Does the behavior of someone at work make you feel humiliated, intimidated, frightened, or uncomfortable? If so, it is a case of workplace bullying. Bullying and harassment are prevalent in almost any workplace, but education staff are particularly at risk.
Research has shown that four out of five teachers experienced bullying at work. Seventy percent of cases involve the principal, or senior leader, but others are bullied by peers, parents or students. Bullying is a problem we face in schools today, and it’s not the one you think.
While you hear about student-on-student bullying, no one is speaking about teacher-on-teacher bullying. But for teachers facing harassment from their colleagues every day, the proverbial struggle is real. Your colleagues would criticise you at every turn.
It is important to note that, as with students, bullying from colleagues is different from ordinary conflict or occasional meanness. For behaviour to be bullying, it needs to follow an abusive, repetitive pattern and can include behaviours such as ridicule, exclusion, shaming, and aggression.
Bullying from colleagues can be verbal or physical. And it’s happening too often in our schools. Bullying can take a heavy toll on a teacher’s confidence and morale. Being criticised and micromanaged is super stressful.
On the other end of the spectrum, being ignored and excluded leads to feelings of painful isolation. It’s easy to understand why many teachers who have been bullied walk away. But it doesn’t have to be that way. The good news is that there are several different strategies to cope with bullying, depending on your situation and personality.
We all know that a person who bullies is on a power trip. They want others to feel inferior and isolated. Bullying is an intentional attack designed to threaten and intimidate. It is prevalent in that secondary school in Grenville, St. Andrew. And no one, not students and not teachers, deserves to be bullied.
Being treated badly by a co-worker is so incongruous with the work we do as teachers – pouring our hearts and souls into nurturing and encouraging our students. It’s easy to take it very personally and react emotionally. Don’t let it consume you. Most of the time, all a bully wants is a reaction. Don’t give bullies satisfaction!
It is necessary to put physical distance between yourself and the bully. Many times bullies are masters at passive-aggressive behaviour. Most of us go out of our way to avoid conflict, but the time may come when a confrontation is necessary.
It is our priority as educators to stay healthy. We need to put extra effort into practicing self-care. Being the victim of a teacher bully is a horrible experience, but it is survivable. Is there a bullying policy for teachers at that institution? No. Are staff equally protected? No. We need to explain how to recognize bullying and harassment at work and how to respond if it is happening to us.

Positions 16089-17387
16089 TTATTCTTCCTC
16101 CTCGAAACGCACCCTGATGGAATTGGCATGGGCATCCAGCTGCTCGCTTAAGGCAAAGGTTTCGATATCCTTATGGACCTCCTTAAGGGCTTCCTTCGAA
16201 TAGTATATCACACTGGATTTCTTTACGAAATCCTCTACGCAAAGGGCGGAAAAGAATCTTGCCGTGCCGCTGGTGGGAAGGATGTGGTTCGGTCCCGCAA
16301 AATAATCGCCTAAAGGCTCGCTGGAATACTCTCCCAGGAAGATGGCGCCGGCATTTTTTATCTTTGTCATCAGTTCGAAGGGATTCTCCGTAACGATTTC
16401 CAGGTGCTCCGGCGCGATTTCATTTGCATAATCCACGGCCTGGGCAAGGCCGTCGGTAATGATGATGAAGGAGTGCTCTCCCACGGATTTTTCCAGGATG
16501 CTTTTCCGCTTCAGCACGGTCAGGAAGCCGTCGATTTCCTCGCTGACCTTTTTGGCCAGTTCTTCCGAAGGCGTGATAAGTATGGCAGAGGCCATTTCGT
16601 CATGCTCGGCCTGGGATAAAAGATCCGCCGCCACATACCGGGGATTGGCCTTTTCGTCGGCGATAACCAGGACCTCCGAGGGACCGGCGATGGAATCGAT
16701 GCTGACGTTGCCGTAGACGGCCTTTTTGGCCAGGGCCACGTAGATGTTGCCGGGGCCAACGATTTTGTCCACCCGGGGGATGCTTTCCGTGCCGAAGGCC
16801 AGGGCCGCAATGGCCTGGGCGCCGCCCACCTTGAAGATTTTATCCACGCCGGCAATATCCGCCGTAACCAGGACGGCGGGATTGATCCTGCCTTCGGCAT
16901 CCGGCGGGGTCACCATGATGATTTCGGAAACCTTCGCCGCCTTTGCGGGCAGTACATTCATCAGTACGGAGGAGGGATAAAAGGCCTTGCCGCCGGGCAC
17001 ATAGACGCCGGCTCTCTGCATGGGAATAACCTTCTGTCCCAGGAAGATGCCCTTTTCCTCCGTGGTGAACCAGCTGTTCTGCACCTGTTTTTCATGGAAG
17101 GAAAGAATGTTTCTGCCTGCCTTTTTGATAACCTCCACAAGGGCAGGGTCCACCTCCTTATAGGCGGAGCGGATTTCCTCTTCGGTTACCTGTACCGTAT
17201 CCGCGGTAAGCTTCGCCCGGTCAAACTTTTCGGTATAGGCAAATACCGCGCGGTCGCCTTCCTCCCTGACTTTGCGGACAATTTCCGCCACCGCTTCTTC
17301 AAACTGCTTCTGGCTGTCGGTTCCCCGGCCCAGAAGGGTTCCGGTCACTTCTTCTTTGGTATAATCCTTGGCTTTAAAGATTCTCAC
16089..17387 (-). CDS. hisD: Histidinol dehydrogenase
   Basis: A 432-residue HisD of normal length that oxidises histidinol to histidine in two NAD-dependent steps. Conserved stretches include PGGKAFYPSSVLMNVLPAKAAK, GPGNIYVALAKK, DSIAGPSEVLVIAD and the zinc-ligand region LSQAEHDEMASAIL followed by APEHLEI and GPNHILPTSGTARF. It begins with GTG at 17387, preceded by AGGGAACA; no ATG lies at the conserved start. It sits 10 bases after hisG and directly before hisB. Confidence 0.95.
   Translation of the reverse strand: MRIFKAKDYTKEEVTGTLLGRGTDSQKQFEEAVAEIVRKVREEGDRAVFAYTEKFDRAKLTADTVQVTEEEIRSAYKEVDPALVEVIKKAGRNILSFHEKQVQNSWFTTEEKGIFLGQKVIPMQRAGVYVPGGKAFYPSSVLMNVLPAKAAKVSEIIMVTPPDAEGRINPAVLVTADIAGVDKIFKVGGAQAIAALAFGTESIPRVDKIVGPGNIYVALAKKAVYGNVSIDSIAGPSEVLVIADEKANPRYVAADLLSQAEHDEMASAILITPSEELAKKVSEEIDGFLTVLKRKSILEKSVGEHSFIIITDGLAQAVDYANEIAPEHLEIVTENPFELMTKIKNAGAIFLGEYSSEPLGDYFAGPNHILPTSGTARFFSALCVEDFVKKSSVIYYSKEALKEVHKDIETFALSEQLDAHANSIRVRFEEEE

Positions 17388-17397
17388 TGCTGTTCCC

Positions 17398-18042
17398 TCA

The good news is that the different types of workplace bullying- and their impact on mental and physical health – are becoming increasingly well-understood.
I hope that a growing number of education organisations are making efforts to create a workplace environment where people feel comfortable discussing concerns so they don’t fester and lead to bullying.
Many schools should take positive measures to protect staff by introducing anti-bullying policies, creating employee support schemes, or holding training sessions to raise awareness. The law also gives you wide-ranging protection against bullying and harassment at work.
The senior management team at this secondary school in Grenville frequently undermines some teachers in front of parents. The management team allows students to threaten teachers or physically attack teachers. Students will make up offensive jokes about teachers at the school. The senior management team also repeatedly excludes teachers from promotion or training opportunities.
The principal and management team will unnecessarily subject teachers to unannounced observations and criticise their teaching methods unfairly. Teachers at the secondary school have a difficult time and do not feel supported at work, experience daily injustice and feel very unhappy.
Teachers have been bullied and indiscriminately mistreated for several years now. The employer must tackle discrimination and protect teachers’ health, safety, and well-being (including mental well-being) at work.
Employers must provide a safe and healthy working environment under the Health and Safety at Work Act. It includes protection from bullying and harassment.
Workplace harassment can sometimes be a criminal offense. Harassment and bullying can have a damaging impact on your mental health and, consequently, on your performance at work.
Teachers of workplace bullying often report low self-esteem, isolation, depression, or anxiety. Some find their physical health suffers as they struggle with insomnia or self-medicate with alcohol or recreational drugs.
The mental pressure of continued bullying can also manifest in physical symptoms, such as nausea, headaches, high blood pressure, skin rashes, or an irritable bowel. Teachers can take formal action if the situation doesn’t change.
Teachers can also take legal action against the employer and get financial compensation. Many other people you meet in your education career will share similar experiences.
Remember, it’s never the victim’s fault!